Saheel: Predominantly, I see a lot of these barriers are present in East Asia, like in Japan. Apparently, China has many of their stations outfitted with platform safety doors. Japan, Korea, Taiwan, they have it, as well. I think they have it high in Southeast Asia. They’re even starting to roll them out in parts of India. Europe has them. North America does not have much of them. So, it seems like North America is extremely behind when it comes to platform safety barriers, because a lot of countries in the world have. Most regions in the world have some form of platform safety.
AVFT: So, you know the difference between safety barrier doors – the glass up and down the doors – and platform safety barriers, right? Which one do you like more?
Saheel: By the glass one, you mean the concept curbs in Bloor-Yonge station. The one you sent me the image of. (See rendering below) It would be better to have a hybrid. Something that’s fully glass like that seems so fragile to me. So, you could have the second design. [See photo below] You would restrict the amount of air going into the platform, but still keep some kind of ventilation. But, not having it too fragile and not investing a huge amount of money. But, gates like the second ones would also work better than the first one because you would save money and not have to construct it as high. But, it would still serve the most purpose.
Artist rendering of safety barrier doors at Yonge station (Credit: Global News)
Platform Safety Doors in East Asia
AVFT: Since you have such an interest in transit, what’s your dream job? Would you be interested in designing stuff for the TTC In the future?
Saheel: My primary interest was the subway lines – just to like maps and stuff. I always had an interest in maps almost to the point of obsession. My dream job does not unfortunately have anything to do with transit. This project I was intending to be like a one-off. I think it’s an issue [platform safety] but, it’s not something I’m intending to dedicate my life to. I really want to go into the IT sector – build computers, video games – I want to start a tech company. I built an app. It’s on Google Play. My Dad helped me with it. It’s called Bacterial Identification Application. It’s a basic app. It’s buggy.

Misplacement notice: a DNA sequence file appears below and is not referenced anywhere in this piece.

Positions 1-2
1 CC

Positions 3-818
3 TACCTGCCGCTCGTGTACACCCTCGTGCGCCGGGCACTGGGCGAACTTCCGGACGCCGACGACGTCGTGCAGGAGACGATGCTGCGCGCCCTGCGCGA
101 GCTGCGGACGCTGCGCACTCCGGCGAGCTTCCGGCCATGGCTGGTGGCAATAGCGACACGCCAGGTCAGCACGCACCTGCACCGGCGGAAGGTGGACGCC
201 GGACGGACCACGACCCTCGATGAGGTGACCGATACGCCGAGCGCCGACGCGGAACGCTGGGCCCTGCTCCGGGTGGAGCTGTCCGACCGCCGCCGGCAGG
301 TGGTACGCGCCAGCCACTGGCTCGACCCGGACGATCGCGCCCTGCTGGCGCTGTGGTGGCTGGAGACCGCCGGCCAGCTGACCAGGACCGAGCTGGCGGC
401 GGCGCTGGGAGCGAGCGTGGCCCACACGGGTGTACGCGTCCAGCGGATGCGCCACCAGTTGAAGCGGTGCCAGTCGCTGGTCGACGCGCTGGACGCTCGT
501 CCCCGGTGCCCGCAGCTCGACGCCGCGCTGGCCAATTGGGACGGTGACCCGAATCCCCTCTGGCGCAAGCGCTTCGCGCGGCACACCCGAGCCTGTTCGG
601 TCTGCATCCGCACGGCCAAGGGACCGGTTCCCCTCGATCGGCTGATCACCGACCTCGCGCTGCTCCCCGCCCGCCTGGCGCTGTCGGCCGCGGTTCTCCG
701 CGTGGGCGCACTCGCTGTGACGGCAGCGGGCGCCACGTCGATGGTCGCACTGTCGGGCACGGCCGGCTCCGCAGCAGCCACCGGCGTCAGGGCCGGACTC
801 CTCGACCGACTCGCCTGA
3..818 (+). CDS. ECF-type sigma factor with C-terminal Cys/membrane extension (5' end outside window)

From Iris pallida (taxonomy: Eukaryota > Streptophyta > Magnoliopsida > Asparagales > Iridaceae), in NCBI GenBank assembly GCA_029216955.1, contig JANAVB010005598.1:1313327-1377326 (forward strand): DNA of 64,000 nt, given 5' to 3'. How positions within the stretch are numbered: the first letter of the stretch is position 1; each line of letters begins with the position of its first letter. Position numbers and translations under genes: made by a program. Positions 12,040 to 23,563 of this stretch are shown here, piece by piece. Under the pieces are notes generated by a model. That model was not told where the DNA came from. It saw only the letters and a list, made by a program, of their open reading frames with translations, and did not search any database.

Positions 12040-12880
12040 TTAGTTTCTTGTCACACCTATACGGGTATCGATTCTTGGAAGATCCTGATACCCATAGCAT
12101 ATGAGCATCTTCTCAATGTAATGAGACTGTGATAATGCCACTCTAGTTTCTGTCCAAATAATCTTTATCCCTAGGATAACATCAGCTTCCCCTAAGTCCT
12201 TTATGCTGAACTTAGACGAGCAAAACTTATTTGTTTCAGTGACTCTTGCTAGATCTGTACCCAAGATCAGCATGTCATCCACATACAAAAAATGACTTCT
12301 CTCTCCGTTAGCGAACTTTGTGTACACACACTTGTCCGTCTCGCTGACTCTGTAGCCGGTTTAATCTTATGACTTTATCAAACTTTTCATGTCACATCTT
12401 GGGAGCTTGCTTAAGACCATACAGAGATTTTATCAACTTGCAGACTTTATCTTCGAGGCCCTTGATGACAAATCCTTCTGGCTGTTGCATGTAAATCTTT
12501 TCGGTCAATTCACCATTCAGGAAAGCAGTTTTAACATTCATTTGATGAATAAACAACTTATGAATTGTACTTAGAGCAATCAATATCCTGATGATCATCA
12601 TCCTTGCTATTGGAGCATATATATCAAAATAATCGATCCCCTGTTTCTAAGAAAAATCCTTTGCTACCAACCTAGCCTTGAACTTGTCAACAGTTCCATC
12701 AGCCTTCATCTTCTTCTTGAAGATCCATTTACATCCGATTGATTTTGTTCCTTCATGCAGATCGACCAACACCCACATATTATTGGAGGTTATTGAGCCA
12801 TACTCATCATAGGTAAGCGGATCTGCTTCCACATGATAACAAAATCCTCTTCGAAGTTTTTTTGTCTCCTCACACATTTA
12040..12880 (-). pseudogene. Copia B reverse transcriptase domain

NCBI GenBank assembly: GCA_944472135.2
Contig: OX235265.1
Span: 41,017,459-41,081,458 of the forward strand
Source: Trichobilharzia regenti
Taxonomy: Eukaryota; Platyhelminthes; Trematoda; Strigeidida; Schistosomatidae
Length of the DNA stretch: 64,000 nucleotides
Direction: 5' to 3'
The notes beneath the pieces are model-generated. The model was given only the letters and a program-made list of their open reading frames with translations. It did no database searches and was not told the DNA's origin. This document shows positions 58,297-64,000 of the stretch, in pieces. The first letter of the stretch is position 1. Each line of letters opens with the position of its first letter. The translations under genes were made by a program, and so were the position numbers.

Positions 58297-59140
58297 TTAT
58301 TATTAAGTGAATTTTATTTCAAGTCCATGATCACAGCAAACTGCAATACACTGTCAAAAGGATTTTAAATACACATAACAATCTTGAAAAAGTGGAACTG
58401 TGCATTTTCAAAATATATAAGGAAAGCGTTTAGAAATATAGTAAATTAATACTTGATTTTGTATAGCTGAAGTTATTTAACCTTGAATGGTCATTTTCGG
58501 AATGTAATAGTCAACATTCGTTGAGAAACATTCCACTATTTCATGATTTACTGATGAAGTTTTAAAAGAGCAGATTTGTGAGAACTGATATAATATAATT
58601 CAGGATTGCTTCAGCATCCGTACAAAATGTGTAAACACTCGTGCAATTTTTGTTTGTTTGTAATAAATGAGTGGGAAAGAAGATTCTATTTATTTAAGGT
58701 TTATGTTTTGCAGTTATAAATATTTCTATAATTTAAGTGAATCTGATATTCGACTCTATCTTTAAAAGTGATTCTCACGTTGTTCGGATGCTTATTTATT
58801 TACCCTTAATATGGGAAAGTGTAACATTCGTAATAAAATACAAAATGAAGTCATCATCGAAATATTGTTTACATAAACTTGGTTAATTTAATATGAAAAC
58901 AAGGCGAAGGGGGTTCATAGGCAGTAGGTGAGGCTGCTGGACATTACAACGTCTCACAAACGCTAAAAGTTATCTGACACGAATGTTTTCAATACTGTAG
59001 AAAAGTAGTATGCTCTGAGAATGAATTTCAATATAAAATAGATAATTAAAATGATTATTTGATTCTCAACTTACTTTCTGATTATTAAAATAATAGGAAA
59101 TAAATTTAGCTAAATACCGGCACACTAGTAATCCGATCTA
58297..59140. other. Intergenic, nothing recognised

AVFT: What about the inspiration for the safety barrier doors that you had at TTC 100? What inspired you for that one? Like the design hydraulics.
Saheel: The hydraulics. Originally, I wanted to make a battery-operated door. It would have been certainly possible for me to do so with some efforts. But, honestly, the hydraulics was not my idea. That was my dad’s idea. So, he said that the hydraulic system would be smoother. As we tested it out, compared with the battery-operated door, a hydraulic [door] does have a smoother motion than a motorized door. The air gives it a bit of a cushion and a buffer. The hydraulics seem a bit better than motorized, at least for a model. And one reason you said that the hydraulics is good is because you didn’t spend much energy. It was triggered by the weight of the train, so the actual energy electricity used would be none. It’s all green. It’s zero energy in a new sustainable era. We did have problems designing it. When we first designed it, the doors opened the wrong way. When the train left, the doors opened. When the train arrived, the doors closed. So, we had to rearrange it when the doors were opened. We had to invert the direction of the syringes, and then we had to recalibrate to the exact pressure level to make the doors open at the exact right time and make it align perfectly with the platform and the doors.
AVFT: I see that you have animation design as a profile picture. [On Instagram] Are you into Anime, as well?
Saheel: Honestly, that one is not from any known anime. I drew it myself. I wasn’t super interested in Anime until a while ago. I finished Avatar. I’m almost done watching Toradora! It’s a Slice of Life anime. It’s not very common or popular compared to like One Piece and Arugo.